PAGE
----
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International Philosophical Quarterly

Volume 43, Issue 4, December 2003

May Sim
Pages 439-462
DOI: 10.5840/ipq200343434

The Moral Self in Confucius and Aristotle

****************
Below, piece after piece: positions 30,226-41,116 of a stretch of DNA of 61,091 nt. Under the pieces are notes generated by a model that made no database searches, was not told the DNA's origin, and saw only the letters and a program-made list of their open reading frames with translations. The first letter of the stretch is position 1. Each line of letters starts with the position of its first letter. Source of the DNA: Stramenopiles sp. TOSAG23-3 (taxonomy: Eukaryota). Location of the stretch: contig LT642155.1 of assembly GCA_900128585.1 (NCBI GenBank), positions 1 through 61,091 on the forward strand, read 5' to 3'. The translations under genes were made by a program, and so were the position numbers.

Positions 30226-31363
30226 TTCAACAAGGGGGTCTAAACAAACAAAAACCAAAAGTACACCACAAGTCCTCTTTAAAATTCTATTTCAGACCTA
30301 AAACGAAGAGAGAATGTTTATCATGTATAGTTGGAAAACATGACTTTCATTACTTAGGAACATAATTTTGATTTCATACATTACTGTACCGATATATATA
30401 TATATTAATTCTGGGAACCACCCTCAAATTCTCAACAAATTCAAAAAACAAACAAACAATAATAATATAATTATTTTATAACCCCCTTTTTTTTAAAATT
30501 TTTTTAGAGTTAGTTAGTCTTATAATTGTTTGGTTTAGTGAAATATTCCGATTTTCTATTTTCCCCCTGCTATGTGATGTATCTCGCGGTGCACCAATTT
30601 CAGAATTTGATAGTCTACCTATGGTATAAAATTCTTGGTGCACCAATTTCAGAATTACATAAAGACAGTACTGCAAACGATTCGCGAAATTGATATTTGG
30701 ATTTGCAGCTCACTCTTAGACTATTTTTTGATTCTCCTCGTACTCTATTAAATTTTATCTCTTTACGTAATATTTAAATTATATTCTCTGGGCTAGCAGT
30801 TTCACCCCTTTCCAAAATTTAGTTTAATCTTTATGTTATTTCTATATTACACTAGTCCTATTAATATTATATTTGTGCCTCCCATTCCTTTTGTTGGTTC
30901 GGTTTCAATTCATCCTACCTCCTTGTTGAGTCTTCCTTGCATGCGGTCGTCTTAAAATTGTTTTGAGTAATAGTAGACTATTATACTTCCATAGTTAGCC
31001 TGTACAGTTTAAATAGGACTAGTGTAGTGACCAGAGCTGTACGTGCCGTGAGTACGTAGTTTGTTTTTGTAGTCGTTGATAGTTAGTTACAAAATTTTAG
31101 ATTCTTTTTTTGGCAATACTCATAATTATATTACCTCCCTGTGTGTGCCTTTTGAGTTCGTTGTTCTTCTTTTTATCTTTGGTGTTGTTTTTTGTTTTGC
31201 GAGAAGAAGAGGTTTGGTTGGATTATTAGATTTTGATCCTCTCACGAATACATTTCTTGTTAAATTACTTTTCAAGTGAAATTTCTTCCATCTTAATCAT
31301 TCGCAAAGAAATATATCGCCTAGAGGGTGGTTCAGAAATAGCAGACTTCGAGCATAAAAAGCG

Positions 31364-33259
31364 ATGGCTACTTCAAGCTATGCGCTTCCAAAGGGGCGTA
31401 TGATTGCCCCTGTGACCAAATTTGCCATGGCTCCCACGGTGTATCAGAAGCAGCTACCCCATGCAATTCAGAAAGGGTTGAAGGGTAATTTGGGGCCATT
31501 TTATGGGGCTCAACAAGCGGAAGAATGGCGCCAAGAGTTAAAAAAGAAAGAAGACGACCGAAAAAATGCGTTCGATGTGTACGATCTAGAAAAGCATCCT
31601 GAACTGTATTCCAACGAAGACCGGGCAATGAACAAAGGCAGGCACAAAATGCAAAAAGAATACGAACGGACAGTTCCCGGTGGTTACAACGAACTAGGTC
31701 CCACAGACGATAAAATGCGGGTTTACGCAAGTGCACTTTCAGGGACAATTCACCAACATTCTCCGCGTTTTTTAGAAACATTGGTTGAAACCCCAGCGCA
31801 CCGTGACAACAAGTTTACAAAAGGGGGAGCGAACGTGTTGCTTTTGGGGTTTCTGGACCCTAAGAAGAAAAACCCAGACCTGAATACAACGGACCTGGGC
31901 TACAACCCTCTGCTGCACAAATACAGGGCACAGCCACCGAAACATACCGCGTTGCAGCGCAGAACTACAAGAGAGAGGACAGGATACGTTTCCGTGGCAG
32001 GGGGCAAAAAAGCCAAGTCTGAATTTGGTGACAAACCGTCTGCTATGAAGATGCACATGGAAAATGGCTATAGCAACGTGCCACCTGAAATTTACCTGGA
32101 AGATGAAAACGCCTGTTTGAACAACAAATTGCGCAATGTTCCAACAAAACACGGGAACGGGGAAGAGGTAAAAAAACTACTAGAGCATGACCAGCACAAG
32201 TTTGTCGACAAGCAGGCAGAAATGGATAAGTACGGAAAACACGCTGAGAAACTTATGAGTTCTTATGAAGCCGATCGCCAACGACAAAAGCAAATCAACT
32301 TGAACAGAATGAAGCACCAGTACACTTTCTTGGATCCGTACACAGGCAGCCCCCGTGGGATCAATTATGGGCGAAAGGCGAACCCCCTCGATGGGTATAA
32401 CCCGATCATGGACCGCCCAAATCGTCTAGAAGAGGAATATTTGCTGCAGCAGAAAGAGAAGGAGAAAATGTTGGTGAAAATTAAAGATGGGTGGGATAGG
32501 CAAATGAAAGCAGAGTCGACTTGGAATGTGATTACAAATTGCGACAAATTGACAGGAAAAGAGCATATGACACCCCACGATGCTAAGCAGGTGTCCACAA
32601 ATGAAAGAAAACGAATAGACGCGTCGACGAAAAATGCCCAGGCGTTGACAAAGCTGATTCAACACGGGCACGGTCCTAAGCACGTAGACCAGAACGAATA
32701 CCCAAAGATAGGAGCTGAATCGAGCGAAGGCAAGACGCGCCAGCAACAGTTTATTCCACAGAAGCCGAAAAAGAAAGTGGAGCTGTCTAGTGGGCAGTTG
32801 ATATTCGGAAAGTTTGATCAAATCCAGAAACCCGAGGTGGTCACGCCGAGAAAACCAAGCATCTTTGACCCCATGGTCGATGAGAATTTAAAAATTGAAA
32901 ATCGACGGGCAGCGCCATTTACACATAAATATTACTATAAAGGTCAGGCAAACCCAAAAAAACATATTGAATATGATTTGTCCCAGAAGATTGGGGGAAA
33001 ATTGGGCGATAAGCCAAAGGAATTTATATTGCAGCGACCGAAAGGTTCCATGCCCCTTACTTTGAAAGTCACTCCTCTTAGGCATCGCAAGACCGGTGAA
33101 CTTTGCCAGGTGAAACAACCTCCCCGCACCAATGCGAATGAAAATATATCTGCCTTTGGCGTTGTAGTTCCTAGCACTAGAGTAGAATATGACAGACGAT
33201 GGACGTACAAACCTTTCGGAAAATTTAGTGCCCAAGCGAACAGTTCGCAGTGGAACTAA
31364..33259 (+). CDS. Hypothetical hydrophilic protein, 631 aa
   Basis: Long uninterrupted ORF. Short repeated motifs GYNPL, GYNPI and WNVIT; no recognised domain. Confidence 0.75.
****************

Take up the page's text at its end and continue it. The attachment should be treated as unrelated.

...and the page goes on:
My purpose is to argue the following theses: (1) Habituation into virtue, social relations, and paradigmatic persons are central for both Aristotle and Confucius. Both therefore need a notion of self to support them. (2) Aristotle’s individualistic metaphysics cannot account for the thick relations that this requires. (3) The Confucian self, if entirely relationistic, cannot function as a locus of choice and agency; if fully ritualistic, it cannot function as a source of moral norms that might help assess existing social proprieties. I shall suggest that each offers some corrective for the other and urge further dialogue between the friends of Confucius and Aristotle.

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